• whether the altitude for the filter is higher than the highest altitude in the top frame. Each frame has a an bottom altitude and a top altitude and any filter with the altitude in that range belongs to that frame. On my Win7 machine when FltMgr creates frame0 it sets a bottom altitude of 0 and a top altitude of 49999 (though I'm not sure why or what are the guarantees around this top altitude; this post also indicates that things used to be different at some point). Naturally if the altitude already fits in one of the existing frames then the filter will be placed in that frame at the right place.
  • whether one or more legacy filters have attached on top of FltMgr. If no legacy filters have attached then FltMgr simply changes the altitude of the top frame to the altitude of the filter and registers the filter with that frame.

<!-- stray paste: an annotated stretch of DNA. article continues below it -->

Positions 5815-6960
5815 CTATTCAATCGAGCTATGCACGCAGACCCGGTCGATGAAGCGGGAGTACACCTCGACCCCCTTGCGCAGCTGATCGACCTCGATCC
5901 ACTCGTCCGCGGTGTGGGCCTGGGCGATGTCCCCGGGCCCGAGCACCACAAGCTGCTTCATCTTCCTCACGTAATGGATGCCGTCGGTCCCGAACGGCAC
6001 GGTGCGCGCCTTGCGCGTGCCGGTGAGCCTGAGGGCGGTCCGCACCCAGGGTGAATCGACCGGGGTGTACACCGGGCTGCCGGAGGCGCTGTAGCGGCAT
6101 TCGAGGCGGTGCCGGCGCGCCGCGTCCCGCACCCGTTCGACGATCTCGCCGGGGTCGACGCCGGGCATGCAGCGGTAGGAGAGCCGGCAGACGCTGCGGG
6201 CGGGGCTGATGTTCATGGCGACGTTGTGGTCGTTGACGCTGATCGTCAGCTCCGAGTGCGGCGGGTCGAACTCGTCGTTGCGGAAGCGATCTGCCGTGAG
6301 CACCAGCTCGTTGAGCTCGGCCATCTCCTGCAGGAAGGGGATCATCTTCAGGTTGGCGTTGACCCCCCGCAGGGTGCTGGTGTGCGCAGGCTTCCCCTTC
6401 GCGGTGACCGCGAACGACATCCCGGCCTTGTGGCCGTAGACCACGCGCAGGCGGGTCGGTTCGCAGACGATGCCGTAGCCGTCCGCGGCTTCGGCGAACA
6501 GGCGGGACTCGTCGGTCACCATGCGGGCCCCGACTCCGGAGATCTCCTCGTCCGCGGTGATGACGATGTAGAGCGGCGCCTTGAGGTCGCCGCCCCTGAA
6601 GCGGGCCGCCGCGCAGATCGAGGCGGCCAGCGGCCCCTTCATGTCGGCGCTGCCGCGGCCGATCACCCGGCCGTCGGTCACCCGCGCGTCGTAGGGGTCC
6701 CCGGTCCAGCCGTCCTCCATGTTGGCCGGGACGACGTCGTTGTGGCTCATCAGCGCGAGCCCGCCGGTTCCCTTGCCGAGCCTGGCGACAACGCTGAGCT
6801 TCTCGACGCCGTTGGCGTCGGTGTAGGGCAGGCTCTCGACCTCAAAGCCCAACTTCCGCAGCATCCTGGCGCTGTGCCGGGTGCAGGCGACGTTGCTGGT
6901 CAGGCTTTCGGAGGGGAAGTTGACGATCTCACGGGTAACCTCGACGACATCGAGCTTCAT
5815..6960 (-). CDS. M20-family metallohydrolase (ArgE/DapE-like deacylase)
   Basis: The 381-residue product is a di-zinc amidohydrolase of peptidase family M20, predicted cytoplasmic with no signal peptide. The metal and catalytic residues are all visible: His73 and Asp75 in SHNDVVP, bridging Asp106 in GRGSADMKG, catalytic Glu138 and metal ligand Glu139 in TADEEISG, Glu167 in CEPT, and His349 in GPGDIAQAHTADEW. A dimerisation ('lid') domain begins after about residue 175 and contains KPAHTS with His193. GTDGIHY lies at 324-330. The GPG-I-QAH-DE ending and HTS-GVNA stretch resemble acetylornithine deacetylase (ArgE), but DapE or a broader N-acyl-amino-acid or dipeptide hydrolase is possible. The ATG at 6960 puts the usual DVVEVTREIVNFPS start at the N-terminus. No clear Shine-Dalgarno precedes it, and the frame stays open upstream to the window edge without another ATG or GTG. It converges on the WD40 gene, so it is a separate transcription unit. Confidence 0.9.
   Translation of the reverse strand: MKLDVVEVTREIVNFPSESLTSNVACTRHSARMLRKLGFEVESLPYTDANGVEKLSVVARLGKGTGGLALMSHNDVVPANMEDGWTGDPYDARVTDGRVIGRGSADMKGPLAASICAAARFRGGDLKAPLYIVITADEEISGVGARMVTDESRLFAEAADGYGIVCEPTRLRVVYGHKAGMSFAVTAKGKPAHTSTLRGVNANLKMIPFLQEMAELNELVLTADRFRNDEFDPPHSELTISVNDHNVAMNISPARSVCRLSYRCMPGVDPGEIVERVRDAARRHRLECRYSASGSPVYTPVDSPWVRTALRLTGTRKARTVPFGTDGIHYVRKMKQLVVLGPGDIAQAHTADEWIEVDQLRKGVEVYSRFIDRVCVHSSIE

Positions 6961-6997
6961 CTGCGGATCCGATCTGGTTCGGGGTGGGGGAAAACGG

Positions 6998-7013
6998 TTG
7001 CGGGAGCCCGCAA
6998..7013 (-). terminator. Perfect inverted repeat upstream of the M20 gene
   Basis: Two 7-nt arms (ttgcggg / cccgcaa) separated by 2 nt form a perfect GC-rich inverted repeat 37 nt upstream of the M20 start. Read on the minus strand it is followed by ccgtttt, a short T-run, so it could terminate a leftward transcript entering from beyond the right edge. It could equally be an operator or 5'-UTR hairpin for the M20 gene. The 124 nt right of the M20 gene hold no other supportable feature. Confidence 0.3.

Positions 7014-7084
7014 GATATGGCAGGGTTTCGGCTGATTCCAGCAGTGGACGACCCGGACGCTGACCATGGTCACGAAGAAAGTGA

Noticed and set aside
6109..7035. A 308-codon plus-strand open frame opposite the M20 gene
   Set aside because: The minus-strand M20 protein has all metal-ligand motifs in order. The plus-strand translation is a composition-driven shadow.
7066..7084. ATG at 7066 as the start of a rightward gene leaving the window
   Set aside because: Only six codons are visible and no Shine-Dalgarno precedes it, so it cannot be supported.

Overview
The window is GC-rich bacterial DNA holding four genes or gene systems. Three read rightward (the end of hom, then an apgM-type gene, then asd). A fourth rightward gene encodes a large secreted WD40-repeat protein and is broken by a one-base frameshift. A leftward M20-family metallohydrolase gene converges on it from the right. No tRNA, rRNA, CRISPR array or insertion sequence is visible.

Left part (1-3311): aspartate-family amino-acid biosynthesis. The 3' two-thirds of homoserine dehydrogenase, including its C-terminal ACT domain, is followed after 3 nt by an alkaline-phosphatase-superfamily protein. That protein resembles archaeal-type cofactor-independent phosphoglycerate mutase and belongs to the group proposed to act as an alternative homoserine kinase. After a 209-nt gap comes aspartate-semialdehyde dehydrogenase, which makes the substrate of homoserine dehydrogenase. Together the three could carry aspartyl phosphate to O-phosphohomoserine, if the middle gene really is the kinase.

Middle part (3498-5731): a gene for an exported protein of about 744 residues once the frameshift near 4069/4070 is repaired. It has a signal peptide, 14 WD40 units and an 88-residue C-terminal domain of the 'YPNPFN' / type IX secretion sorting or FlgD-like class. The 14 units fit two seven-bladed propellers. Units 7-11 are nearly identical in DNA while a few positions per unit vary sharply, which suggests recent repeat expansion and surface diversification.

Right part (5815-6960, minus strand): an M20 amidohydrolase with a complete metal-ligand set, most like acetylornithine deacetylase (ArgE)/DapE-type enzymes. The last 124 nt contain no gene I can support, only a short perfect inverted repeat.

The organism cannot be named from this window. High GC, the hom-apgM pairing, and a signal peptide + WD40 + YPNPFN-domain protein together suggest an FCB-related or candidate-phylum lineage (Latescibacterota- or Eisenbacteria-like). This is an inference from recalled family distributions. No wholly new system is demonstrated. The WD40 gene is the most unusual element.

• OS version. On XP, if the filter can't fit in the existing frames and there is a new legacy filter attached then FltMgr simply creates a new frame that has the bottom altitude right above the one of the previous top frame. In Vista and newer Oses the behavior is a bit different. If the altitude for the new filter is higher that the upper altitude of the topmost frame and a legacy filter has attached then FltMgr tries to identify the type of filter the legacy filter is by looking at the LoadOrderGroup and based on that it generates a fake altitude for the legacy filter and then if the top frame's upper altitude is below that fake altitude for the legacy filter then it adjusts the top frame's upper altitude to be right up to the legacy filter's fake altitude (legacy filters can only attach on top of the topmost frame and so only that frame's upper altitude changes). At this point FltMgr checks whether the filter will now fit in the top frame (which might happen since its altitude range has been extended) and if the new filter still doesn't fit there it will finally create a new frame.